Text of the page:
Will you have to pay private mortgage insurance if you take out a home loan?
As with other business sectors, the lending industry has its own library of jargon. Understanding some of the lingo can be the difference between a good or bad home loan experience – and private mortgage insurance, or PMI, is one of the terms that can be a little confusing for Utah homebuyers. We’re here to set the record straight, and after reading the following, you’ll have a much better idea of how it works.
What is Private Mortgage Insurance?
PMI is a form of insurance that conventional mortgage lenders typically require when borrowers make a down payment of less than 20 percent of the purchase price of a home. The coverage is designed to help lenders recoup more of the money they’re owed in the event of a default on a home loan.
Is PMI Always Paid by the Borrower?
In most cases, the insurance premium is included in the monthly loan payment. Making a one-time upfront payment may be an option with certain lenders, or borrowers can go with lender-paid mortgage insurance (LPMI). With LMPI, the expense is built into the home loan – but be aware, going this route may mean accepting a higher interest rate.
How Much is the Insurance Premium?
The cost of PMI for a conventional home loan depends upon several factors, including the mortgage term and type, the down payment amount and the financial strength of the borrower. Most Utah homebuyers pay somewhere between 0.55 and 2.25 percent of the original loan balance each year, with the cost is split into 12 monthly payments.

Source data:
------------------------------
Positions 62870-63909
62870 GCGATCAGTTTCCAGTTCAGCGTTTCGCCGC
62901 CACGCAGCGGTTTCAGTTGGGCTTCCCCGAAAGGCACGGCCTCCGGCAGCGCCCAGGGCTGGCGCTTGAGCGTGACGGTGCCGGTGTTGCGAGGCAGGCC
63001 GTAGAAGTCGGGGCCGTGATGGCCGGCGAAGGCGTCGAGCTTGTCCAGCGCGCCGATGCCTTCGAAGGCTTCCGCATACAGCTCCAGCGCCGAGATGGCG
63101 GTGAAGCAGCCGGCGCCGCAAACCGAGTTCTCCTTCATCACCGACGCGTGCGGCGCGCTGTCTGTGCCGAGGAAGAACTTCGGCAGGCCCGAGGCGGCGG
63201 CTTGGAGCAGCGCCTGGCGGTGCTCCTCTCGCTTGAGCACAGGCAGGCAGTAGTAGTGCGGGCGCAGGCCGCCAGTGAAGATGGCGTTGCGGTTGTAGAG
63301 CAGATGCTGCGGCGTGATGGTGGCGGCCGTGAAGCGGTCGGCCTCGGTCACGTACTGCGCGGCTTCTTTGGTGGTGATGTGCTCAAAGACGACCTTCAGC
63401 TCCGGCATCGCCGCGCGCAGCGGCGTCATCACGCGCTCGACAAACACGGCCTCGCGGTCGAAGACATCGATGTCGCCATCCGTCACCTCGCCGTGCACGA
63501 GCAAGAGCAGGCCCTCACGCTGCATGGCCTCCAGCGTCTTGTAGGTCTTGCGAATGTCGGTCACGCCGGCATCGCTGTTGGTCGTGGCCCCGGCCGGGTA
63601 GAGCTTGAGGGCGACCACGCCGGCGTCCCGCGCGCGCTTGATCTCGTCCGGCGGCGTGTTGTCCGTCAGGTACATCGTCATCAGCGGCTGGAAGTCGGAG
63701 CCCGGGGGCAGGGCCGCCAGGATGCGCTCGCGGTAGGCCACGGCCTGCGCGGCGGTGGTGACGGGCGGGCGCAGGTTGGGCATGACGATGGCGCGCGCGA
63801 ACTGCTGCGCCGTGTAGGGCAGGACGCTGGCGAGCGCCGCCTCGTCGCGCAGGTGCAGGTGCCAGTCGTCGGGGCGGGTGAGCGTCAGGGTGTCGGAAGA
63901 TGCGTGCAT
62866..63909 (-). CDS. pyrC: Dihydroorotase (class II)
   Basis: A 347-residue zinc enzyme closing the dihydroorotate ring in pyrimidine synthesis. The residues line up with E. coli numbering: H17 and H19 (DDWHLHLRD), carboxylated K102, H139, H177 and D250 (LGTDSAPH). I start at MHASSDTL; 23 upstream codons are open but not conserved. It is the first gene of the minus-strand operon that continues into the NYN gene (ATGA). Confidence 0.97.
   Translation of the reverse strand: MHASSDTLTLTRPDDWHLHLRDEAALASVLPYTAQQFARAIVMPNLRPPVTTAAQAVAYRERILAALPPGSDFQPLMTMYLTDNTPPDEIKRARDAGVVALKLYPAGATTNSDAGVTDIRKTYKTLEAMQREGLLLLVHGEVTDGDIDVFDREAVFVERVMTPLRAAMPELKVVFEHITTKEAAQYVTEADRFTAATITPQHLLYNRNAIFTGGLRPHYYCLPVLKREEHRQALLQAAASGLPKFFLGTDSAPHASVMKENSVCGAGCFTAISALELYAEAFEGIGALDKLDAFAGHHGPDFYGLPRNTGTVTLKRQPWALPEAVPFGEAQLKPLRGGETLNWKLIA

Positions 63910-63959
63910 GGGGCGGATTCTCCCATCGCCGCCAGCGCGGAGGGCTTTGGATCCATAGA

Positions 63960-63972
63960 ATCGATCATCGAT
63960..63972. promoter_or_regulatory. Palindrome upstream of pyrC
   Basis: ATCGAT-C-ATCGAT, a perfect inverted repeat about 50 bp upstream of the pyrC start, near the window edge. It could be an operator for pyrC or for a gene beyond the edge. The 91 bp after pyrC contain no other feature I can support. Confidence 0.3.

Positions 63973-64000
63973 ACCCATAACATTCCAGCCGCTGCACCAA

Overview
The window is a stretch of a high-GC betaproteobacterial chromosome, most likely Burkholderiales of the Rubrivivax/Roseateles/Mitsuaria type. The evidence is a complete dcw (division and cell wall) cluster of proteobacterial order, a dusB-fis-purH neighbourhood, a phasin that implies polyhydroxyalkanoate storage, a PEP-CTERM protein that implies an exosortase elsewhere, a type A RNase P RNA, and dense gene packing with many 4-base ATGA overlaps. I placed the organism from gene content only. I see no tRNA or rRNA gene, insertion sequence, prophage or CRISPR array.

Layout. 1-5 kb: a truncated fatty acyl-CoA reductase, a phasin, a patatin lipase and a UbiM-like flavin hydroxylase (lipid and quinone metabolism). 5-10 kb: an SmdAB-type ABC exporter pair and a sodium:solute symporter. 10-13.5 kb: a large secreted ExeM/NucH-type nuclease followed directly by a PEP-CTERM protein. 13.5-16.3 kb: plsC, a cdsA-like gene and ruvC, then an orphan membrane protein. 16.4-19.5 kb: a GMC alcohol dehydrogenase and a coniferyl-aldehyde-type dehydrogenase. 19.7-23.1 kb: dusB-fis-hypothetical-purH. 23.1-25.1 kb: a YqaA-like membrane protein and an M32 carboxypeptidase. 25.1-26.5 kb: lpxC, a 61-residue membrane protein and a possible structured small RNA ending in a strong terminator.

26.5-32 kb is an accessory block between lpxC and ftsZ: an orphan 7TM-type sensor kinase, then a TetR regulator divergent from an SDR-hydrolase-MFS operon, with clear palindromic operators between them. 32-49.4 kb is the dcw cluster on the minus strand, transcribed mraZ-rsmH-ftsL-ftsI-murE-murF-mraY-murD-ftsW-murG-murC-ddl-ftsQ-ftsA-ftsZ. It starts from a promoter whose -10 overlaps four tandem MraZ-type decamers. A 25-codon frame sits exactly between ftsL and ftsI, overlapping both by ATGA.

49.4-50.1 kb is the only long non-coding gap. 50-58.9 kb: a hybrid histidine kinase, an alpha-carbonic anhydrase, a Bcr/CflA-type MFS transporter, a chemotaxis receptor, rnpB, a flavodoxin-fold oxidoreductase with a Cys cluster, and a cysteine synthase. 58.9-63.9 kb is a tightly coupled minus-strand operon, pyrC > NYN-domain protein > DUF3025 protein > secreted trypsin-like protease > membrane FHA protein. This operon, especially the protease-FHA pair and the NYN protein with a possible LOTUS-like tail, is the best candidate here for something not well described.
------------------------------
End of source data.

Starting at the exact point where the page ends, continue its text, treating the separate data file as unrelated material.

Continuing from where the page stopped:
Can You Avoid Paying PMI?
If you take out a conventional loan and put down at least 20 percent of a home’s price, you won’t ever be obligated to pay PMI. If that’s not an option, you can refinance your mortgage once you have that much in home equity, and the extra cost will no longer be your concern.
Alternatively, you might want to consider a VA loan or USDA instead of conventional home financing. If you qualify, taking out a mortgage backed by the U.S. Department of Veterans Affairs or the U.S. Department of Agriculture will allow you to avoid paying PMI, as these lending programs don’t come with a PMI requirement.
Get Expert Help Exploring Your Home Loan Options
Private mortgage insurance is an additional expense no one wants, and since PMI provides you with no benefit, not having to pay would be ideal. To learn about the loan programs you may qualify for and how you might be able to avoid the PMI requirement, turn to the mortgage professionals at Intercap Lending.
We offer a variety of lending options – including conventional home loans, VA loans, USDA loans, FHA loans and more – and we’ll help you pinpoint the most favorable financing solution. For more on private mortgage insurance and home loans for Utah borrowers, contact Intercap Lending today.